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Bells of St. Mary's, The
Dramatically, however, there's barely enough conflict for a 63-minute B-movie, and this runs twice that, a protracted two-hours-and-six minutes. It seems that in wanting the Catholic Church's official stamp of approval, what conflict there is handled so gingerly and obtusely the picture itself is like being in church. Everything is carefully measured, even mild offense is avoided at all costs, and nobody even raises their voice a little. What problems our protagonists face is, for the most part, archly contrived and unrealistically resolved.
Yet, the $1.3 million production was a huge hit, earning $21 million in the U.S. and Canada, making it RKO's most successful release ever. (They, however, only distributed it. It was made independently by Rainbow Productions, director-producer and co-writer Leo McCarey's company.)
Father O'Malley (Bing) is assigned to the inner-city St. Mary's parish, a dilapidated Catholic school for boys and girls. Part of O'Malley's mission is withheld from the nuns there, for he's to determine whether the property should be sold off to developer Horace P. Bogardus (Henry Travers), who wants to raze its buildings and turn the space into a parking lot for his shiny new high-rise next-door.
Oh-so-gently stubborn Sister Superior Mary Benedict (Bergman) is certain prayer alone will eventually persuade Bogardus to not only give up the idea of turning St. Mary's into a parking lot, but that he'll donate his multi-million-dollar building to the parish, so that St. Mary's will have a new home with state-of-the-art facilities. Father O'Malley isn't so sure.
In the first of several clumsy subplots, Father and Sister disagree about a young boy named Eddie (Richard Tyler), who is constantly bullied by a classmate. In secret Sister Benedict teaches him how to box. In another, adolescent girl Patsy (Joan Carroll) is enrolled when her struggling single mother (Martha Sleeper) begs Father O'Malley to accept her temporarily while she tries to get her life back in order. Later in the film, Sister Benedict becomes seriously ill, threatening her future there.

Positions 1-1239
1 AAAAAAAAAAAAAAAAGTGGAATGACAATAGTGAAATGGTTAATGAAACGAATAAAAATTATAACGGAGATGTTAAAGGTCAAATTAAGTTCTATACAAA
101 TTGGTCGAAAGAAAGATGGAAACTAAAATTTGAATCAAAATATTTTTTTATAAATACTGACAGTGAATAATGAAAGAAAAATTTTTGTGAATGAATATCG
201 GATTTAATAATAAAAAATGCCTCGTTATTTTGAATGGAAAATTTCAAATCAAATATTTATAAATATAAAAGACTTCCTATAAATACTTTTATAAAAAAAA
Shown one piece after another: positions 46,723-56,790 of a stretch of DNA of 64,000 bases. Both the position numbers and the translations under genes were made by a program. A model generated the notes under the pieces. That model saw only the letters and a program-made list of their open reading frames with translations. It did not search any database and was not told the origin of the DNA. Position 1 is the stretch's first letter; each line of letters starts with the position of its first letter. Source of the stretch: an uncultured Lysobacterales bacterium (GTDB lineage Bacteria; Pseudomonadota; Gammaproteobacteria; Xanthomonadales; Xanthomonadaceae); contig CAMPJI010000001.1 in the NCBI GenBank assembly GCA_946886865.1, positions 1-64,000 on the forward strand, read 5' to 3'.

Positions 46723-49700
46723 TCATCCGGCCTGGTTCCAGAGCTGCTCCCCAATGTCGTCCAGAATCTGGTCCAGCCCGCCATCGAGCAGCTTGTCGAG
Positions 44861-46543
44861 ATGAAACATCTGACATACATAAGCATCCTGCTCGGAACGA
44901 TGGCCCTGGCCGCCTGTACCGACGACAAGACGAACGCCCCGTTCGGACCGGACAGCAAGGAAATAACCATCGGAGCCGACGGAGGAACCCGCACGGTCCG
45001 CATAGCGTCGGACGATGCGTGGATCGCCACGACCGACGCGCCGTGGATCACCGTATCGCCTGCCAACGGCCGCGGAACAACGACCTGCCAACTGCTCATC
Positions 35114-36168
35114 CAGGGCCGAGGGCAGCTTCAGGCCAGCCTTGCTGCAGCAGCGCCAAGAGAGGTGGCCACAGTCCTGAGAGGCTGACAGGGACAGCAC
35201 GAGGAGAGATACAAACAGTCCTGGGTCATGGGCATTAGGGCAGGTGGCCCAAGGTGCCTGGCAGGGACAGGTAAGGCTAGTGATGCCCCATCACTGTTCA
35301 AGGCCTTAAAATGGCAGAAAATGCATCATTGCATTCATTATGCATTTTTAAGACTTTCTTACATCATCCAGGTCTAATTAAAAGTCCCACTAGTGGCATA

The unreality of The Bells of St. Mary's is underscored by the way it was shot. It appears that every frame of the picture was shot on a soundstage, including vast exteriors of the high-traffic inner-city street in front of the parish, and Bogardus's development next-door, accentuated by unusually phony matte paintings. Scenes on the street at high noon suggest multiple suns casting shadows from ten different directions, with harsh lighting yet, conversely, as originally photographed (not because of the high-def transfer) the image is rather soft and washed-out.
But the real problem with The Bells of St. Mary's is that little of the drama is believable. (Spoilers) While there's little doubt going in that St. Mary's will somehow wind up moving into Bogardus's building, that Eddie will knock out his rival, and that poor Patsy will somehow find happiness, the script's solutions to these problems are simple-minded, sugary-sweet and, at times, outrageously unbelievable. Further, the problems themselves are never really addressed on a personal level. Patsy's unhappiness about her parents is never adequately explained, why she struggles so with her studies, why her parents separated, etc., nor does the audience ever learn why Eddie's being bullied. Bogardus's transformation from curmudgeonly developer to saintly benefactor is downright bizarre.